An integrated approach to developing a day neutral strawberry production industry

2006 Annual Report for LNE06-241

Project Type: Research and Education
Funds awarded in 2006: $88,700.00
Projected End Date: 12/31/2010
Region: Northeast
State: Maryland
Project Leader:
Willie Lantz
University of Maryland Extension

An integrated approach to developing a day neutral strawberry production industry


Strawberry producers in the eastern United States primarily use spring bearing cultivars, which produce a crop for a relatively short period of time. Harvest is finished by the end of June; however, with large urban populations nearby, the demand for fresh strawberries is strong throughout the summer. Until recently the small size and poor quality of day neutral strawberry cultivars have prohibited day neutral strawberry production from filling a portion of this market. Many growers are looking for ways to produce fruit during the summer months to meet the demand by the consumers.

This project will introduce farmers to new varieties of day neutral strawberries, which have the potential to produce heavy yields of fruit with very desirable flavors. Potential producers will be invited to yearly field days, have the opportunity to attend a strawberry short course, and participate in monthly field walks during the growing season.

As a result of this project, growers will have information on the best nitrogen fertilization levels, plant propagation methods, growing techniques and variety selection. During the first year of the project organic nitrogen (compost) and nitrogen levels will be evaluated to determine which level will produce the highest marketable yields and healthiest plants. In the second year of the project, growers will evaluate the best method of propagating day neutral strawberry plants. In the final year of the project, growers will evaluate new varieties in variety trial plots.

Potential producers will be invited to attend annual field days held during each of the three years of the project. Of the 200 potential producers that will attend a field day, 100 will attend a strawberry short course or field walk to further their knowledge of growing day neutral strawberries and 20 will plant day neutral strawberries utilizing new varieties and production techniques. Surveys will be conducted to determine that milestones have been reached.

Objectives/Performance Targets

The primary outcome of this project will be to establish a day neutral strawberry production system in the cool climate areas of the northeast. Information gained through this project will be presented through field days, yearly strawberry short courses, and field walks held during the growing season. 200 farmers will attend field days on growing day neutral strawberries. Farmers who have interest in producing fruit will be invited to attend a yearly strawberry short course or field walks. 100 farmers will attend a second educational event such as a strawberry short course or field walk. Of the farmers that attend the field walks or strawberry short courses, 20 will add day neutral strawberries growing new varieties utilizing advanced growing techniques to their farming operation. All participants of the short courses and field days will be surveyed to determine who has added day neutral strawberries to their farming enterprises.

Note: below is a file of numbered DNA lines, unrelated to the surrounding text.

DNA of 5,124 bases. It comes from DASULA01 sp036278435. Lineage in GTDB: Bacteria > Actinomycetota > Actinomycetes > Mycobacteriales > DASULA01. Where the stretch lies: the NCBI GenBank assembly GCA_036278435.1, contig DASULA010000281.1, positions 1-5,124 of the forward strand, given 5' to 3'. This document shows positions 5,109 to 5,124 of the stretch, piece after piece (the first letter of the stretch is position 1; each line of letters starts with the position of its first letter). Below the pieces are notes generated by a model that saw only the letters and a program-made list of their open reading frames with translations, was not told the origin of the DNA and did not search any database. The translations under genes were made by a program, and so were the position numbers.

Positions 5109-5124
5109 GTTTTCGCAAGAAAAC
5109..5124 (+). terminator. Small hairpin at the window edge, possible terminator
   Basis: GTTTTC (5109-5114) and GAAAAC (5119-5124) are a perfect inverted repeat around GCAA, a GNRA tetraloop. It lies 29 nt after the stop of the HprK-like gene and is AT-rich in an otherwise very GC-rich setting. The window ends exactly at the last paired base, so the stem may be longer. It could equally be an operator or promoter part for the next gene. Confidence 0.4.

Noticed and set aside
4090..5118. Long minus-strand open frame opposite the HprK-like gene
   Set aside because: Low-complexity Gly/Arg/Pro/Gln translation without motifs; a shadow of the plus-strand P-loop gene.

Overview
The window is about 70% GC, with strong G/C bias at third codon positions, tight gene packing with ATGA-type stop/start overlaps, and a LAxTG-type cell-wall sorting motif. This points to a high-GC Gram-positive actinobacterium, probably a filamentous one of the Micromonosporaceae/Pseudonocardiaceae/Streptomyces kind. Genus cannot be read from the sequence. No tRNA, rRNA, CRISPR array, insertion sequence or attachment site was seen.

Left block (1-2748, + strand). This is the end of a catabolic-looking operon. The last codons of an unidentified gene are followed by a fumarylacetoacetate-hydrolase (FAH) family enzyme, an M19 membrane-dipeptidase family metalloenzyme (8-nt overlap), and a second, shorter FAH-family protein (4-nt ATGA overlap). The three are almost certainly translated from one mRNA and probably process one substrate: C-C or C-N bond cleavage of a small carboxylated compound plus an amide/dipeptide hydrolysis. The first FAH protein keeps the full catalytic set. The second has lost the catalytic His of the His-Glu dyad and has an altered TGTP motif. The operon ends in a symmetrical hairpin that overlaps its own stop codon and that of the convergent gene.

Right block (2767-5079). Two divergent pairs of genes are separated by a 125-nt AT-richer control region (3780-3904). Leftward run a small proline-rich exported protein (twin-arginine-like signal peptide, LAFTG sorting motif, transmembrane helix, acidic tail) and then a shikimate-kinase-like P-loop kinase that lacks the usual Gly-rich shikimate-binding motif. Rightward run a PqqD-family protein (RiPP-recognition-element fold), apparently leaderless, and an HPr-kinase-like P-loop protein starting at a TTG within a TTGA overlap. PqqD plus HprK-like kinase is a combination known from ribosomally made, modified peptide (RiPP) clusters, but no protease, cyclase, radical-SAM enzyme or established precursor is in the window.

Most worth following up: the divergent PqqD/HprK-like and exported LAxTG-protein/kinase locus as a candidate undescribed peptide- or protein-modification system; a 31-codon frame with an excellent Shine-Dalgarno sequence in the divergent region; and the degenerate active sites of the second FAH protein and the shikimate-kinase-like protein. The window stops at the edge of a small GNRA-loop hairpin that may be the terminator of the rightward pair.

During 2006, the project established two research plots (one in Garrett County, MD and the other at Penn State’s Horticulture Farm at Rock Springs) to examine the nutrient needs of annual planted day neutral strawberries. Each site looked at nine nutrient levels created by overlapping three levels of compost (0, 40, 80 pounds of available nitrogen) and three levels of nitrogen applied through drip irrigation (0, 1, & 2 pounds of soluble nitrogen each week). Each plot contained three reps in a split block design. Dormant cold stored ‘Seascape’ day neutral strawberry plants were planted in 32 cell trays and were started in a greenhouse. The plants were held at 10 degrees C until planting time. The plants were planted into a raised bed which was covered with an aluminized plastic. Aluminized plastic was selected to keep the soil as cool as possible during the growing season. Flowers were removed on the plants until the middle of June to promote plant growth. Fruit harvest began the first part of July and continued until frost the middle of October. Berries were harvested three times weekly and the number of berries were counted to determine size. Leaves were harvested four times during the picking season and analyzed.